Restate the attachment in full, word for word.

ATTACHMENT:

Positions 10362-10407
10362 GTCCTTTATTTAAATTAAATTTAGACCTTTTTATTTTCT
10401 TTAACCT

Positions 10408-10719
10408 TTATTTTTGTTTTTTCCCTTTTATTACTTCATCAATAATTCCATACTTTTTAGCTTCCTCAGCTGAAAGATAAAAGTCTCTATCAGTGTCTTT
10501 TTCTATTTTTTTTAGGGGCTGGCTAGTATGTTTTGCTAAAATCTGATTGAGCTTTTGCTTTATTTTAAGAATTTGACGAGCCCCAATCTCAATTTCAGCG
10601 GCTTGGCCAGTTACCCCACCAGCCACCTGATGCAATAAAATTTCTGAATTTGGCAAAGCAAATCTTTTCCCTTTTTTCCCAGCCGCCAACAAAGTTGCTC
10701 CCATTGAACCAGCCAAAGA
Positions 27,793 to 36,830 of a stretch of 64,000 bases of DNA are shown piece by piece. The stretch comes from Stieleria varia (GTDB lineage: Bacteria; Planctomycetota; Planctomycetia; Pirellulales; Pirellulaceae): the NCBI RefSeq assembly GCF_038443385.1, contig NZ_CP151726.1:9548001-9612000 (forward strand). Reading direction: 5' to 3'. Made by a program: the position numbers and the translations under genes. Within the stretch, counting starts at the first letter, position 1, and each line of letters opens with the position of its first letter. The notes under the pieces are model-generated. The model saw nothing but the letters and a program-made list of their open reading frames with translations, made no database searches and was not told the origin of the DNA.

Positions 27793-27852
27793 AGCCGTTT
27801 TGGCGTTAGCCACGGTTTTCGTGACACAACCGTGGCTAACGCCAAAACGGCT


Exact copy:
Positions 10362-10407
10362 GTCCTTTATTTAAATTAAATTTAGACCTTTTTATTTTCT
10401 TTAACCT

Positions 10408-10719
10408 TTATTTTTGTTTTTTCCCTTTTATTACTTCATCAATAATTCCATACTTTTTAGCTTCCTCAGCTGAAAGATAAAAGTCTCTATCAGTGTCTTT
10501 TTCTATTTTTTTTAGGGGCTGGCTAGTATGTTTTGCTAAAATCTGATTGAGCTTTTGCTTTATTTTAAGAATTTGACGAGCCCCAATCTCAATTTCAGCG
10601 GCTTGGCCAGTTACCCCACCAGCCACCTGATGCAATAAAATTTCTGAATTTGGCAAAGCAAATCTTTTCCCTTTTTTCCCAGCCGCCAACAAAGTTGCTC
10701 CCATTGAACCAGCCAAAGA
Positions 27,793 to 36,830 of a stretch of 64,000 bases of DNA are shown piece by piece. The stretch comes from Stieleria varia (GTDB lineage: Bacteria; Planctomycetota; Planctomycetia; Pirellulales; Pirellulaceae): the NCBI RefSeq assembly GCF_038443385.1, contig NZ_CP151726.1:9548001-9612000 (forward strand). Reading direction: 5' to 3'. Made by a program: the position numbers and the translations under genes. Within the stretch, counting starts at the first letter, position 1, and each line of letters opens with the position of its first letter. The notes under the pieces are model-generated. The model saw nothing but the letters and a program-made list of their open reading frames with translations, made no database searches and was not told the origin of the DNA.

Positions 27793-27852
27793 AGCCGTTT
27801 TGGCGTTAGCCACGGTTTTCGTGACACAACCGTGGCTAACGCCAAAACGGCT